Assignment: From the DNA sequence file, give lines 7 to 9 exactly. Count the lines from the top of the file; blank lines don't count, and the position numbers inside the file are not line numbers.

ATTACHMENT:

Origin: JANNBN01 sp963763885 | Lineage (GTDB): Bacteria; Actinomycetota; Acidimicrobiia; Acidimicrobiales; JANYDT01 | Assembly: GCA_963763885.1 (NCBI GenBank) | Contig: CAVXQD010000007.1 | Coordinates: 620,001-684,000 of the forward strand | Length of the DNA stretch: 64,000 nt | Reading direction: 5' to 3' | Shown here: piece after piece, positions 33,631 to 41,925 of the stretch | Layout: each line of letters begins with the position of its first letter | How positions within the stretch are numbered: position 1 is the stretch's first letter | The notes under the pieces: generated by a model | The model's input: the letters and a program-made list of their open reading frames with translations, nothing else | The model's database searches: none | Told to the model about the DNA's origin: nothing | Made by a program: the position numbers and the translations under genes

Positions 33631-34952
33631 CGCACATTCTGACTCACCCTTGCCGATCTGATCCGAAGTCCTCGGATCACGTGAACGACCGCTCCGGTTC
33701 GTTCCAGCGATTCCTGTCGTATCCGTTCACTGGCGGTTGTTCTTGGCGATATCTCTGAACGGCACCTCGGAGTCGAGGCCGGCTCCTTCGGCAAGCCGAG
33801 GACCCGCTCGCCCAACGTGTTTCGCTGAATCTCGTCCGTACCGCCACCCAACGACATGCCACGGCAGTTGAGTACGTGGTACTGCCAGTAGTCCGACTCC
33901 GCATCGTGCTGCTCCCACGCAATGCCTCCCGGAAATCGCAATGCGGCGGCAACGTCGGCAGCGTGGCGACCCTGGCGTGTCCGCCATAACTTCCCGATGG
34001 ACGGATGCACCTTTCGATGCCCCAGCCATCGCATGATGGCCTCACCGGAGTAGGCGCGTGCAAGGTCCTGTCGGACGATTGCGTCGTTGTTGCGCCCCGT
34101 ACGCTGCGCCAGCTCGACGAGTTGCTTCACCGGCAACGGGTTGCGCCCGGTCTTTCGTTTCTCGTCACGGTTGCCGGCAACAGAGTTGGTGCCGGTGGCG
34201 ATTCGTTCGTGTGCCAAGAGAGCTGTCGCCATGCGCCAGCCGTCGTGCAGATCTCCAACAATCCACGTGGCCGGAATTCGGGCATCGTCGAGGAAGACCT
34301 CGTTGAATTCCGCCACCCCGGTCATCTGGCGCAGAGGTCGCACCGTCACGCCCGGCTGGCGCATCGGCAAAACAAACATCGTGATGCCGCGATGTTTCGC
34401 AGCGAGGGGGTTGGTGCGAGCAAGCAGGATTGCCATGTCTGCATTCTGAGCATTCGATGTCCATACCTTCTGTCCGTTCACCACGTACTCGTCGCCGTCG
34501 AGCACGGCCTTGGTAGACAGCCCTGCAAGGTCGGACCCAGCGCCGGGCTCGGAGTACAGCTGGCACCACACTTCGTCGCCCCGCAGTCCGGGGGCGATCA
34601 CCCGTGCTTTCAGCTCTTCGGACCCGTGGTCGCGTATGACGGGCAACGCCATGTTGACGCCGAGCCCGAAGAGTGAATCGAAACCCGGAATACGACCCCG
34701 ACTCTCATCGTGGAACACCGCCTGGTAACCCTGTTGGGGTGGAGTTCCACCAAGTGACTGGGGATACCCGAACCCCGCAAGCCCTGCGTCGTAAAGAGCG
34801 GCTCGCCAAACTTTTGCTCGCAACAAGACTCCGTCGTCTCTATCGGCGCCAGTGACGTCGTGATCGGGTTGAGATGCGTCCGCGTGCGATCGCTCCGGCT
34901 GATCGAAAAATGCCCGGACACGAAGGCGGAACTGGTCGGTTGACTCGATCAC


34001 ACGGATGCACCTTTCGATGCCCCAGCCATCGCATGATGGCCTCACCGGAGTAGGCGCGTGCAAGGTCCTGTCGGACGATTGCGTCGTTGTTGCGCCCCGT
34101 ACGCTGCGCCAGCTCGACGAGTTGCTTCACCGGCAACGGGTTGCGCCCGGTCTTTCGTTTCTCGTCACGGTTGCCGGCAACAGAGTTGGTGCCGGTGGCG
34201 ATTCGTTCGTGTGCCAAGAGAGCTGTCGCCATGCGCCAGCCGTCGTGCAGATCTCCAACAATCCACGTGGCCGGAATTCGGGCATCGTCGAGGAAGACCT